Constitutional law expert Jonathan Turley on Monday assailed the wife of Justice Clarence Thomas for her growing role in Tea Party political activism.

"It's, in a word, injudicious," Turley, a professor of law at George Washington University, said on MSNBC's Countdown With Keith Olbermann. "The fact that this is news is an example of the self-restraint used by most spouses [of Supreme Court Justices] previously."

The Los Angeles Times brought the story to the nation's attention on Sunday:

In January, Virginia Thomas created Liberty Central Inc., a nonprofit lobbying group whose website will organize activism around a set of conservative "core principles," she said.

The group plans to issue score cards for Congress members and be involved in the November election, although Thomas would not specify how. She said it would accept donations from various sources -- including corporations -- as allowed under campaign finance rules recently loosened by the Supreme Court. ..

The move by Virginia Thomas, 52, into the front lines of politics stands in marked contrast to the rarefied culture of the nation's highest court, which normally prizes the appearance of nonpartisanship and a distance from the fisticuffs of the politics of the day.

Thomas's group will benefit financially from the Citizens United ruling, which her husband's vote helped secure. Liberty Central pledges on its Web site to "preserve freedom and reaffirm the core founding principles" as well as help citizens "make a difference in the fight for liberty and against the liberal Washington agenda."

Turley said it's "not much to expect" for spouses to "try to refrain from direct political involvement, particularly to start a group like this so far into her husband's tenure."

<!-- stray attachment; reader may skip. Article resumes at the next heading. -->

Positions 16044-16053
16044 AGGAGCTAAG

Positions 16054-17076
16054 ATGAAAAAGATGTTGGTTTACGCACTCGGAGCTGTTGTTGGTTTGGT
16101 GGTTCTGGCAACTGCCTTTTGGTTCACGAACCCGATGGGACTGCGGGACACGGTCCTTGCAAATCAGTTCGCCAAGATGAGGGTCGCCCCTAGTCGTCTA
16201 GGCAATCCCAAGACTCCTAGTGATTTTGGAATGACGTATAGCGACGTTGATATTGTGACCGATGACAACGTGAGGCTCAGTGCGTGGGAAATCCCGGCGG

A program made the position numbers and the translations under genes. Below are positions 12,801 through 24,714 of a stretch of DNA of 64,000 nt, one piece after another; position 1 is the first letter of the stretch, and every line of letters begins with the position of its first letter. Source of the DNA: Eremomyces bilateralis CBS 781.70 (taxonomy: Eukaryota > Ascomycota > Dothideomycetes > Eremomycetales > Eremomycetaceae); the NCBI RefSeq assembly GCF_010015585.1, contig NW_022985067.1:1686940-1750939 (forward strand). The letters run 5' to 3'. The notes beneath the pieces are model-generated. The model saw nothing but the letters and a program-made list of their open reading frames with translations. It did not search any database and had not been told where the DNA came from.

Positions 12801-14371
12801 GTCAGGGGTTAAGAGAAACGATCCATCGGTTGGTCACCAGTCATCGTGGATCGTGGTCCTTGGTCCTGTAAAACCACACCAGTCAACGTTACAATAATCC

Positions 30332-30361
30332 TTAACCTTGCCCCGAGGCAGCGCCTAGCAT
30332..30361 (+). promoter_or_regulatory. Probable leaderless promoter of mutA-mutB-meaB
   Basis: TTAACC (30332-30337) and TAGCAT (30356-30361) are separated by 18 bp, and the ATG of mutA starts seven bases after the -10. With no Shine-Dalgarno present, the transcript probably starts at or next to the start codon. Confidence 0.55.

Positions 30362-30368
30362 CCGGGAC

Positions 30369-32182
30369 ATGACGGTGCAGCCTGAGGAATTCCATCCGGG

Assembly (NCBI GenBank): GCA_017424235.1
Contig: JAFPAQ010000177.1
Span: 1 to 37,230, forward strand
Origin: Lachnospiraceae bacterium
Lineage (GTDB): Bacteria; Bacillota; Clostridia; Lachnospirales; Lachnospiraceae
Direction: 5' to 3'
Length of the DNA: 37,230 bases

He pointed out that neither Justice Thomas nor his wife are violating any ethics laws, but alleged her actions were rather unseemly and could raise questions about the impartiality of the Court's justices, whose only role is to uphold the constitution.

Turley said it "adds additional political patina to what the court has been doing and the controversies we've had lately." The Washington Post drew out the recent "sensitivities" about the court's "conservative majority":

It started with President Obama's unusually blunt criticism of the court during his State of the Union address, when he lambasted the court's 5 to 4 ruling that gave corporations and unions greater leeway to use their general treasuries to buy ads for and against political candidates.

Chief Justice John G. Roberts Jr. said last week that Obama's use of the address to criticize the court -- six of the nine black-robed justices were at the front of the House chamber -- was "very troubling." Roberts questioned whether the court should continue to attend what he described as a "political pep rally."

The White House responded with a renewed broadside, and Obama has said he was working with Congress to try to temper the effects of the decision, which he said would allow special interests to bankroll American elections.

At the Conservative Political Action Conference last month, Virginia Thomas said, "We've got to get the Constitution back to a place where it means something . . . or we're headed for tyranny," in an interview with blogger Ed Morrissey.

"Teabagging Thomas," quipped blogger Michael J.W. Stickings of The Reaction. "See, this is why Chief Justice Roberts's recent little hissy fit over being challenged by President Obama was so ridiculous."

This video is from MSNBC's Countdown, broadcast March 15, 2010.

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